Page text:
Background: Heavy alcohol consumption during pregnancy can cause significant mental retardation and brain damage. We recently showed that ethanol depletes reserve cerebral cortical stem cell capacity. Moreover, proliferating neuroepithelial cells exposed to ethanol were resistant to subsequent retinoic acid-induced differentiation. Emerging evidence suggests that cytokines play a crucial growth-promoting role in the developing neural tube.
Methods: We cultured murine cortical neurosphere cultures in control or ethanol-supplemented mitogenic medium, to mimic alcohol exposure during the period of neuroepithelial proliferation. Cultures were then treated with a step-wise mitogen-withdrawal, integrin-activation model to mimic subsequent phases of neuronal migration and early differentiation. We examined the impact of alcohol exposure during neurogenesis on the secretion of inflammatory and growth-promoting cytokines.
Results: Cortical neurosphere cultures exhibit increasingly complex differentiation phenotypes in response to step-wise mitogen-withdrawal and laminin exposure. Some inflammation-modulating cytokines were secreted independent of differentiation state. However, chemotactic cytokines were specifically secreted at high levels, as a function of differentiation stage. monocyte chemotactic protein-1, vascular endothelial growth factor-A, and interleukin (IL)-10 were coordinately decreased during differentiation compared with neuroepithelial proliferation, while granulocyte macrophage-colony stimulating factor (GM-CSF) was induced during differentiation, compared with the neuroepithelial proliferation period. Ethanol exposure during the period of neuroepithelial proliferation prevented the early differentiation-induced increase in GM-CSF while inducing differentiation-associated increase in IL-12 secretion.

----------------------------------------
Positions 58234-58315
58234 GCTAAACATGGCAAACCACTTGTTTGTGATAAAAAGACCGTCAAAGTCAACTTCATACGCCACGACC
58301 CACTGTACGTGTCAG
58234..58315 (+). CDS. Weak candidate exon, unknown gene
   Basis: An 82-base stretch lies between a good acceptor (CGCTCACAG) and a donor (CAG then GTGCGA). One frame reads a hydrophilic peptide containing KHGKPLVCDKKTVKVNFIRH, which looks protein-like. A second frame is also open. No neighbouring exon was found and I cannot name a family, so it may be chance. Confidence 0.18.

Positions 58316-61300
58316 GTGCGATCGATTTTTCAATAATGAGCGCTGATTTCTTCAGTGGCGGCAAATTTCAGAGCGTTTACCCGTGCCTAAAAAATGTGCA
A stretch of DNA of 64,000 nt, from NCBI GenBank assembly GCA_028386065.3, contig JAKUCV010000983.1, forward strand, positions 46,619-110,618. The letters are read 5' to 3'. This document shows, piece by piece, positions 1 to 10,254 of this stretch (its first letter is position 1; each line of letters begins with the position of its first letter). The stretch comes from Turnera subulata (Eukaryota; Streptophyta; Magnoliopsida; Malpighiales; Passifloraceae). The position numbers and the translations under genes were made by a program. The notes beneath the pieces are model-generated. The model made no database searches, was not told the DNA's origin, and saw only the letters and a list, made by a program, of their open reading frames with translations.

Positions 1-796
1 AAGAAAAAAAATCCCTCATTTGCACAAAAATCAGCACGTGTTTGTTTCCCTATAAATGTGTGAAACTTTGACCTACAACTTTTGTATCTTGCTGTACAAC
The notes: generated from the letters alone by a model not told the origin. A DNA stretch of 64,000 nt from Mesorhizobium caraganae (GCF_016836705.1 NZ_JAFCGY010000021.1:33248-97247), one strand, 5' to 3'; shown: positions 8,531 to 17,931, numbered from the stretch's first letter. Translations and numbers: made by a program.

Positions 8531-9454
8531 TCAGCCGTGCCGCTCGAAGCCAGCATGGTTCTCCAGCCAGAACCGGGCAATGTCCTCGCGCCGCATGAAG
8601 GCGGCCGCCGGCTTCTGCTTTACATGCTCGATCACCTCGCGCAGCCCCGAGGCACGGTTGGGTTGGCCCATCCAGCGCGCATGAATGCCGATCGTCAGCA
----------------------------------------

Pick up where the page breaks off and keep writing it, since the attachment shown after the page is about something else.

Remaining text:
Conclusion: Embryonic cerebral cortical neuroepithelial-derived precursors secrete high levels of several angiogenic and neural-growth-promoting cytokines as they differentiate into neurons. Our data collectively suggest that ethanol exposure during the period of neuroepithelial proliferation significantly disrupts cytokine signals that are required for the support of emerging neurovascular networks, and the maintenance of neural stem cell beds.